grimirishmanreads’ Review of Dreaming the Eagle by Manda Scott
Dreaming the Eagle is the first entry in Manda Scott’s Boudica quartet. Set in first century Britannia, it tells the tale of the rise of the mighty warrior queen who united the warring tribes against the invading legions of the Roman Empire. It is a story of family, loyalty, war and dreams, a story that captivated me from the first page to the heart-wrenching words of the final, and has me chomping at the bit for the second book. This is historical fiction at its finest.
The best way to describe the pacing of Dreaming the Eagle is the snowball effect. The story starts slow and deliberate, as Scott immerses readers into pagan Britain with its tribal conflicts and cultural norms, where dreams have power and animals are sacred. Dreaming the Eagle mainly focuses on Boudica’s youth and explores the relationships that help shape her into the warrior queen she is fated to become. This might throw off some readers who are eager to get straight into the action but the payoff is worth it. When the pacing does pick up, it quickly builds momentum, culminating in an epic final act. Scott knows how to tell a story.
She also knows how to write great characters, both human and animal. Dreaming the Eagle has two main protagonists: Breaca and Bán. Breaca wishes to be a Dreamer but is destined to be a warrior. This is evident from page one. In contrast, her brother Bán wants only to become a great warrior but might just be the most powerful Dreamer in the history of the Eceni tribe. Scott executes this juxtaposition perfectly. Accompanying both characters as they come of age are their animal companions. Animals, especially horses and hounds, are sacred to the Eceni. Scott does a fine job of capturing the emotional bond between animal and human, and shows the lengths both will go to protect the other. As a dog owner I cannot emphasise how much this element of the story resonated with me.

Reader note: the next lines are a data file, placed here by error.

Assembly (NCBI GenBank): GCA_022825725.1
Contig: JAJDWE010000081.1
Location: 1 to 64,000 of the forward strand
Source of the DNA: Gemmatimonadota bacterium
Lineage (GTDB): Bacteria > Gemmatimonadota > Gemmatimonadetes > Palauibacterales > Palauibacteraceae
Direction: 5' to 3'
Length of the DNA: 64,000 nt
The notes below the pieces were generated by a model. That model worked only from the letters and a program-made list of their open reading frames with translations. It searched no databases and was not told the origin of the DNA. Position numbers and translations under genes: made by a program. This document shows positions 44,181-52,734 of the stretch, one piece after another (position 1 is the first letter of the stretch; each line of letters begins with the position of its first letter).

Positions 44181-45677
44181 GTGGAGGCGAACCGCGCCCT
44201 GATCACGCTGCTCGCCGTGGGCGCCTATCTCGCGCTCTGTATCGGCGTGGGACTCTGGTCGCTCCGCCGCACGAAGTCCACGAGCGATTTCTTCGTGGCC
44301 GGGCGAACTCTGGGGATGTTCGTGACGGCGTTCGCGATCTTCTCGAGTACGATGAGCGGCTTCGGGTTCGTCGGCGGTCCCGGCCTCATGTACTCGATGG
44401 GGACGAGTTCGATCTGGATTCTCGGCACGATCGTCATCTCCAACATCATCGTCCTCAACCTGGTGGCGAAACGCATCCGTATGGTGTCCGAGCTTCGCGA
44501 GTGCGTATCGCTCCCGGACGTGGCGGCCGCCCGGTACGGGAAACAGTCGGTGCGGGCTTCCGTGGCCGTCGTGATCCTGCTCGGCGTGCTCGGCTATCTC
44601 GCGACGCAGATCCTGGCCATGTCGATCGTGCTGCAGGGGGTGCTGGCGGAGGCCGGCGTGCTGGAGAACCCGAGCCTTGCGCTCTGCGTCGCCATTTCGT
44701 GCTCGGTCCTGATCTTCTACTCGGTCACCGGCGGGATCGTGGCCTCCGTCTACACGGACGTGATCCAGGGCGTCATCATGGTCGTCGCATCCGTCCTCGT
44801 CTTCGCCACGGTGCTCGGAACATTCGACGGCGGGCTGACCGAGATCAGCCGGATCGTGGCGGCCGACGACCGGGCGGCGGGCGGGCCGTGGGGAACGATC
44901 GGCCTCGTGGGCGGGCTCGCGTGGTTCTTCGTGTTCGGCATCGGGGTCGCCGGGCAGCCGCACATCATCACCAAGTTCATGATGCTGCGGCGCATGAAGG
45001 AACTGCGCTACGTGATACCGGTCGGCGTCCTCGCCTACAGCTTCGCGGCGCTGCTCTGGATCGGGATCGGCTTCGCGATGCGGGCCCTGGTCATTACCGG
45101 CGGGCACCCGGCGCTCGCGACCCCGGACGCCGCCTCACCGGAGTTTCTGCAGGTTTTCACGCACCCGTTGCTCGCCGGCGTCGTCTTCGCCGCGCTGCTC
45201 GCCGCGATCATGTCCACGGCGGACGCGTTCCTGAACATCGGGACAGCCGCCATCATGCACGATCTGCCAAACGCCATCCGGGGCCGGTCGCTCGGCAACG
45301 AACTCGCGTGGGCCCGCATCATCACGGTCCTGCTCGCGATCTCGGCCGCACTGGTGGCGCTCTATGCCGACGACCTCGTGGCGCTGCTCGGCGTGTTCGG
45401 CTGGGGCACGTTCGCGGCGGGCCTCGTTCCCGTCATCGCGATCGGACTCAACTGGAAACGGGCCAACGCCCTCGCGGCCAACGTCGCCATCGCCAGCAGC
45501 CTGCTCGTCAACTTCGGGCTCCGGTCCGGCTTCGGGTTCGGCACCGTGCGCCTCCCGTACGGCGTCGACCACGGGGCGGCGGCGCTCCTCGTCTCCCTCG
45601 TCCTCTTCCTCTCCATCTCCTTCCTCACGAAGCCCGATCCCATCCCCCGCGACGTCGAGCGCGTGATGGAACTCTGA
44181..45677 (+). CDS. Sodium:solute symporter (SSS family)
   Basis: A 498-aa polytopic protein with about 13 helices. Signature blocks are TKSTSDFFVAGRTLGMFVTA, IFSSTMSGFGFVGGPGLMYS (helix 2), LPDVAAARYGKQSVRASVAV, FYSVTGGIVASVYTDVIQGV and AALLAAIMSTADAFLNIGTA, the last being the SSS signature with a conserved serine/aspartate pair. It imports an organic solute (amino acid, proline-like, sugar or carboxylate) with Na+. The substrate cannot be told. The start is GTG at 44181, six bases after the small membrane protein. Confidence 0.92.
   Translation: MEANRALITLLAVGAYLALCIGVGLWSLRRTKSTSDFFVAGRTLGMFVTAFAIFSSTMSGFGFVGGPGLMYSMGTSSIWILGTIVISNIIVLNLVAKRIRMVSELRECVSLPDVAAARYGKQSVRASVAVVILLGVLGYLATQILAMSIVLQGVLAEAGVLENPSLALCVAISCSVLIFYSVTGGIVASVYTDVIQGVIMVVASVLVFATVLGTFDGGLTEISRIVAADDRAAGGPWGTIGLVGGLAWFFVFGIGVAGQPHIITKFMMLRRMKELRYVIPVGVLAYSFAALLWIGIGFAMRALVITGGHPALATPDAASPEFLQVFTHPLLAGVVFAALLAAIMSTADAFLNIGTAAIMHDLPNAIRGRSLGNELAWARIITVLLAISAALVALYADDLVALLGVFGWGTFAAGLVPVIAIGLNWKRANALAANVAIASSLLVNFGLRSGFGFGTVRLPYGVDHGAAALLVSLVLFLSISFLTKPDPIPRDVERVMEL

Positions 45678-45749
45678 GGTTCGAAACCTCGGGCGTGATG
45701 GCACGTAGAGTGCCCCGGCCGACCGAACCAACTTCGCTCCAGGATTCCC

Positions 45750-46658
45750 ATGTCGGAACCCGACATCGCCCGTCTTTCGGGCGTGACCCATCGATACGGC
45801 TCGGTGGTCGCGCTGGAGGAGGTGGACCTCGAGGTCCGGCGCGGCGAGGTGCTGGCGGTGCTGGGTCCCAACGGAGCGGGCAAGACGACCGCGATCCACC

Another aspect of the story that I really enjoyed was its historical setting. As a lover and teacher of history, this time period has always fascinated me. As stated above, Scott immerses readers into the setting, taking them to various historical locations and meeting the various peoples that inhabit them. I really like the impact that the history and geopolitics of the time has on the characters and plot. Despite the setbacks it has experienced in the decades preceding the book, the threat of the Roman Empire looms over Britannia and it is only a matter of time before its numberless legions will arrive.
In conclusion, Dreaming the Eagle is an excellent read. It is a captivating, heart-breaking and gut-wrenching tale that hooked me from the start and kept my full attention to the very end. Historical fiction is hard to get right and I am delighted to say that Scott nails it. I read this as part of a discord read along and look forward to picking up its sequel, Dreaming the Bull.